The Office of the Australian Commissioner recently issued draft guidelines on how it will interpret and apply the new Australian Privacy Principles. The new principles will replace the current “National Privacy Principles” and “Information Privacy Principles,” the two different sets of principles for companies and for government entities. The new principles will apply to both groups, and are part of Australia’s privacy law changes (the Privacy Amendment Act, which was passed November 29, 2012, and the Privacy Regulations of 2013, which will go into effect on March 12, 2014). These new principles do not only combine the prior two sets of principles. There are also some substantive changes, including about how companies can use information for direct marketing (APP 7) and cross-border disclosures of personal information (APP 8). Direct marketing is generally prohibited under the new principles, although there some broad exceptions, like if there is consent. Or, if no consent, if there is a simple (and prominent) means to opt-out included in each marketing communication. For those used to the US regime, this may seem similar to the CAN-SPAM Act, but it is method-neutral (email, text, etc.). With respect to cross-border transfers, the principles continue to prohibit cross-border transfers except in certain circumstances. For example, having obtained express consent from the data subject or if the entity believes that the recipient is subject to laws similar to those in Australia. Now, however, instead of also being able to transfer data if the entity “takes reasonable steps to ensure” that the information will be used in accordance with the Principles, this particular exception has been revised to indicate that the transfer can occur under such an exception if the sending (Australian) entity ensures that the receiving (non-Australian) entity “does not breach” the Australian Privacy Principles. Violations of the amended Privacy Act can result in fines (the Commissioner can now seek significant civil penalties for repeated violations of the law).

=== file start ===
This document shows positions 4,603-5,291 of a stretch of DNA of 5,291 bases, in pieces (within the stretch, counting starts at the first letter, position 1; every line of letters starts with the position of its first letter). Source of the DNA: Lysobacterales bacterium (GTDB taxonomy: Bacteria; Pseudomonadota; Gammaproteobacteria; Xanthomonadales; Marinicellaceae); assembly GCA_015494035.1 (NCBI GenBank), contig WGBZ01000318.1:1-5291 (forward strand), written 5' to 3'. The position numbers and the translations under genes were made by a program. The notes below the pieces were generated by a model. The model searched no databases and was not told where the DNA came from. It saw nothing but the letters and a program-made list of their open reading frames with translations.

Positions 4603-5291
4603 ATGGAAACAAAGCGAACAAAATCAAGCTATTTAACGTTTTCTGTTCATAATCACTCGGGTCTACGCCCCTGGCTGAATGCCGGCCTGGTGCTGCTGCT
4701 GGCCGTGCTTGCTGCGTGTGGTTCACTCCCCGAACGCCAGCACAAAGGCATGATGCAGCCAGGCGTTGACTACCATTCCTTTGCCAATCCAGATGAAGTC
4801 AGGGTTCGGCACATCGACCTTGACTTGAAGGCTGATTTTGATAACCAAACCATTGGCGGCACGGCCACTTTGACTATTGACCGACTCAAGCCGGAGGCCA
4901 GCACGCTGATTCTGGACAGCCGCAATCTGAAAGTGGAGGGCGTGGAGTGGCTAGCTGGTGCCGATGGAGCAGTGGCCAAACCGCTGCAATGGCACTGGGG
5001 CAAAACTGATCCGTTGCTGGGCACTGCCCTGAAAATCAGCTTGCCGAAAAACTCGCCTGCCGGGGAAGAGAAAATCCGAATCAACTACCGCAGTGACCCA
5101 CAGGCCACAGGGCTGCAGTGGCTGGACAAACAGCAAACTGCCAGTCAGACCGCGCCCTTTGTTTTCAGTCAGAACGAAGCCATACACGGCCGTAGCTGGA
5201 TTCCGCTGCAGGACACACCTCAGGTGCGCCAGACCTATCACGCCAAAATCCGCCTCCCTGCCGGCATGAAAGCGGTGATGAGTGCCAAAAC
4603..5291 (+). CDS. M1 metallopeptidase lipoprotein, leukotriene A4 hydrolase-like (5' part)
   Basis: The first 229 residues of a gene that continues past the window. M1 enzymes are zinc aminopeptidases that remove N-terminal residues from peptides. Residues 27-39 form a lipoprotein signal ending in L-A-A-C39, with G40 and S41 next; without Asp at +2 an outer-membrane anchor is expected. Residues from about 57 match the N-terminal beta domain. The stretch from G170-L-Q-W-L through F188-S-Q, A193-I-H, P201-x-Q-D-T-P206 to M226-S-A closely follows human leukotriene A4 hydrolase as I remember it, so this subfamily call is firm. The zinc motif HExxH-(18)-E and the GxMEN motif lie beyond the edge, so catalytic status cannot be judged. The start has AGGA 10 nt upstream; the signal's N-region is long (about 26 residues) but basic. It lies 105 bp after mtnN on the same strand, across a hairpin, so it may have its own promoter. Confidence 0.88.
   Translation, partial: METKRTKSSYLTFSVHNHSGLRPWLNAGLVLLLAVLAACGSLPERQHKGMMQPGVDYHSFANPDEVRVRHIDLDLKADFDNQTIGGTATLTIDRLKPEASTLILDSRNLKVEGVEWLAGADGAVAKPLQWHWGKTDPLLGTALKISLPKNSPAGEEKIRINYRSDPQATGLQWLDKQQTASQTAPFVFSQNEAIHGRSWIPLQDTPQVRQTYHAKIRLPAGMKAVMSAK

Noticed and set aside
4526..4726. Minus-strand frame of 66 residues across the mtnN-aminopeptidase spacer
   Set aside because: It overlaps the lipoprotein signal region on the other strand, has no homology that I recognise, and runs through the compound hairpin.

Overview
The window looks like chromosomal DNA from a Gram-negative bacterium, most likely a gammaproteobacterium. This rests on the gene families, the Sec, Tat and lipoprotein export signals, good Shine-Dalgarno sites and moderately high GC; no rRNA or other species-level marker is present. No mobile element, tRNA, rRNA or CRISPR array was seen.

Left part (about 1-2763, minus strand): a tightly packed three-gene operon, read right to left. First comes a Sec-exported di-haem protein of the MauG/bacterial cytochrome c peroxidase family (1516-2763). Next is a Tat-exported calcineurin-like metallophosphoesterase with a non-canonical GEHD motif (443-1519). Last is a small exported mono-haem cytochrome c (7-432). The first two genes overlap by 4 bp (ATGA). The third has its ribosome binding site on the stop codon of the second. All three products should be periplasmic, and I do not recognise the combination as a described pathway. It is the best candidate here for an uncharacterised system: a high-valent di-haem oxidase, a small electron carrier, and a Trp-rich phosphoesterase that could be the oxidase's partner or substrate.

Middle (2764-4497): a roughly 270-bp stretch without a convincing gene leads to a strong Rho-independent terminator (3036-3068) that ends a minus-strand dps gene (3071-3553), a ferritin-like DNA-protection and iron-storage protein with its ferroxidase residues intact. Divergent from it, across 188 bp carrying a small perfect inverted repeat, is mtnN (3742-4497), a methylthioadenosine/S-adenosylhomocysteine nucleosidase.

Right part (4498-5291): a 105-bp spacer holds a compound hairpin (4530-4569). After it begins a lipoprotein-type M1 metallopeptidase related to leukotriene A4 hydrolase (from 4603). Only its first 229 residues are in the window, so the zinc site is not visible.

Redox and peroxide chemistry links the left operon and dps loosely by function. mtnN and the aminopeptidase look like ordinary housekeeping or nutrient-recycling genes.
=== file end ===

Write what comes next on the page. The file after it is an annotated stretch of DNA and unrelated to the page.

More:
Tip: If operating in Australia, be mindful of these new requirements. If working with entities in Australia, be mindful that they have new requirements about how they can transfer personal data to entities not located in the country.